People who are overweight and obese are cutting years off of their life, but just how many? New research has put a number to how obesity could be affecting life expectancy.
It’s been estimated that being obese could cut your life expectancy by eight years as well as deprive you of 19 years of good health, according to a study by McGill University in Canada and published in The journal The Lancet Diabetes and Endocrinology.
The researchers looked at data from national surveys in the US to estimate the risk of developing health problems in adults of different body weights. It was found that people who were classified as overweight (had a body mass index between 25 and 30) could lose up to three years’ life expectancy. Those who were obese (had a BMI of 30 to 35) lost up to six years on average. The most years of life lost, 8 years, were those who were severely obese (had a BMI of 35 or more.)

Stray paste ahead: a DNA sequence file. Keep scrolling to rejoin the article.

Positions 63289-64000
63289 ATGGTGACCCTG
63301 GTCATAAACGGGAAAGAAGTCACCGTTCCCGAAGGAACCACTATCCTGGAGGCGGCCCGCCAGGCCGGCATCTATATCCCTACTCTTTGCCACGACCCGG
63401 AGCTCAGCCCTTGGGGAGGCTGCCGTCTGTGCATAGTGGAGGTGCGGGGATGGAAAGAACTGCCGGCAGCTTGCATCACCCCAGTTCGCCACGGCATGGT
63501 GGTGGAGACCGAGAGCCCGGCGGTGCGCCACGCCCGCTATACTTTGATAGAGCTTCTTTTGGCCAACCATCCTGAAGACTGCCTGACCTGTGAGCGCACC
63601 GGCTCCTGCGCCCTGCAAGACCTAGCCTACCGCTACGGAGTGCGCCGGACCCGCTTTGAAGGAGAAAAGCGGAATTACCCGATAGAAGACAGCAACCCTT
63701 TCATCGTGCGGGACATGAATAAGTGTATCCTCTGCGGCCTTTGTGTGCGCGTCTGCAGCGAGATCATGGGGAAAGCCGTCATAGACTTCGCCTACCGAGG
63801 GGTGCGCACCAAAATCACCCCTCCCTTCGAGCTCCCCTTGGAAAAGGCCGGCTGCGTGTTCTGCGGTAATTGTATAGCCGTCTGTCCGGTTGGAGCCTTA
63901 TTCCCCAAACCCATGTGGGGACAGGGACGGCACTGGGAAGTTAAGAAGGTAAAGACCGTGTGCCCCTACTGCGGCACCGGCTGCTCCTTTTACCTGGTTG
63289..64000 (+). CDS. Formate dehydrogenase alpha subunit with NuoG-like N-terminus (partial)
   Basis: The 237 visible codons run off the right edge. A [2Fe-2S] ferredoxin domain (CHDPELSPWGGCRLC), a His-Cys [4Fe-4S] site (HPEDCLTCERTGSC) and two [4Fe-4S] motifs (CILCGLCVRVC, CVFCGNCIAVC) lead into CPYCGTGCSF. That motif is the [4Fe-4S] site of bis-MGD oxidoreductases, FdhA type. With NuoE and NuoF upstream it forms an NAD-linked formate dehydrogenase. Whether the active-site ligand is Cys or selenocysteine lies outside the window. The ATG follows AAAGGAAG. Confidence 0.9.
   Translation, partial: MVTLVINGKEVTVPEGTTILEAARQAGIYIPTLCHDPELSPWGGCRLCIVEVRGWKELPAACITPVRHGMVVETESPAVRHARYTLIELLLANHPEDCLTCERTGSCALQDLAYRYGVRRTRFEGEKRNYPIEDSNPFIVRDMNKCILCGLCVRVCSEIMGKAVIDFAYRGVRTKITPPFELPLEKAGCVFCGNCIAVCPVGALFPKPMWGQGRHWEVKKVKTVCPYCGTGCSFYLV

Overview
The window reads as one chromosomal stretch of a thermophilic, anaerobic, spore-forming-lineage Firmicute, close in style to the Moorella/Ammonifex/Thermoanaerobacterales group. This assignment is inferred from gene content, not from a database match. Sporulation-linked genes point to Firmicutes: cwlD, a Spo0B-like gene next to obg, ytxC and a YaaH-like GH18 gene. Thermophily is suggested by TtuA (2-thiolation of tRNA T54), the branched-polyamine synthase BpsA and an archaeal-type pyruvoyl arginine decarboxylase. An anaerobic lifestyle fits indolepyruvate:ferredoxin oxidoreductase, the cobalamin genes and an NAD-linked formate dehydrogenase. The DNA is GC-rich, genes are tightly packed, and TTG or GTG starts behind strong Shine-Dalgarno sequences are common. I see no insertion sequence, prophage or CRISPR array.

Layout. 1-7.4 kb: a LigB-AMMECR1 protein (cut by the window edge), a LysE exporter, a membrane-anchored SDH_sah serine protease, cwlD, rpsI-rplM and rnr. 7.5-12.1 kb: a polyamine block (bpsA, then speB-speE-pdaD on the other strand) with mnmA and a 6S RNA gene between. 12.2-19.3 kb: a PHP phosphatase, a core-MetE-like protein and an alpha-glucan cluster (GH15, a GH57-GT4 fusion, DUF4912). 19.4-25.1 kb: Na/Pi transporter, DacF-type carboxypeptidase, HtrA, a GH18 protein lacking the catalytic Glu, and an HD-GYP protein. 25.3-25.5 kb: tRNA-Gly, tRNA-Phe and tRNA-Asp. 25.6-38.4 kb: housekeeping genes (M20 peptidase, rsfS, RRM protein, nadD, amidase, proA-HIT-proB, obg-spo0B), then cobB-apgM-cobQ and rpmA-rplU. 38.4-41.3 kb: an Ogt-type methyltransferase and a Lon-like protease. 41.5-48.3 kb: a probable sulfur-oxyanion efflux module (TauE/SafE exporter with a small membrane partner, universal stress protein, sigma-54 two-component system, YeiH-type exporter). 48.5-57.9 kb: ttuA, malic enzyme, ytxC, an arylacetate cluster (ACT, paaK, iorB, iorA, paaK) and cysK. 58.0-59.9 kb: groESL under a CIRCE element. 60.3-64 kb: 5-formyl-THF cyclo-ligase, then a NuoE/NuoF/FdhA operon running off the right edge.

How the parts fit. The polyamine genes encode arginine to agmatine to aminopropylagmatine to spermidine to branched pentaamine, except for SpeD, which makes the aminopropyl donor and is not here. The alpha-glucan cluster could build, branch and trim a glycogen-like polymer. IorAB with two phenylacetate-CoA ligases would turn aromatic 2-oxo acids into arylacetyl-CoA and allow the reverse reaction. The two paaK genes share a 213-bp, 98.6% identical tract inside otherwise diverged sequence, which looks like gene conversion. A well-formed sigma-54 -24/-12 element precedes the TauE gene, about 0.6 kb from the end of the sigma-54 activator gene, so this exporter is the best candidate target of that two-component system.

The decrease in life expectancy for people who are obese can often be because of the increased risk of heart disease, diabetes and cancer that they face. Obesity affects more than one-third of adults and 17 percent of youth in the US, according to data from the Centers for Disease Control (CDC.)
In 2013, no state had an obesity rate below 21 percent, estimates the CDC, with two states now having obesity rates that exceed 35 percent for the first time as well as 20 states that have obesity rates at or above 30 percent.
Obesity occurs when you eat and drink more calories than you burn through exercise and normal daily activities. Your body stores these extra calories as fat. Obesity usually results from a combination of causes and contributing factors, including genetics, lifestyle, inactivity, unhealthy diet and eating habits and others.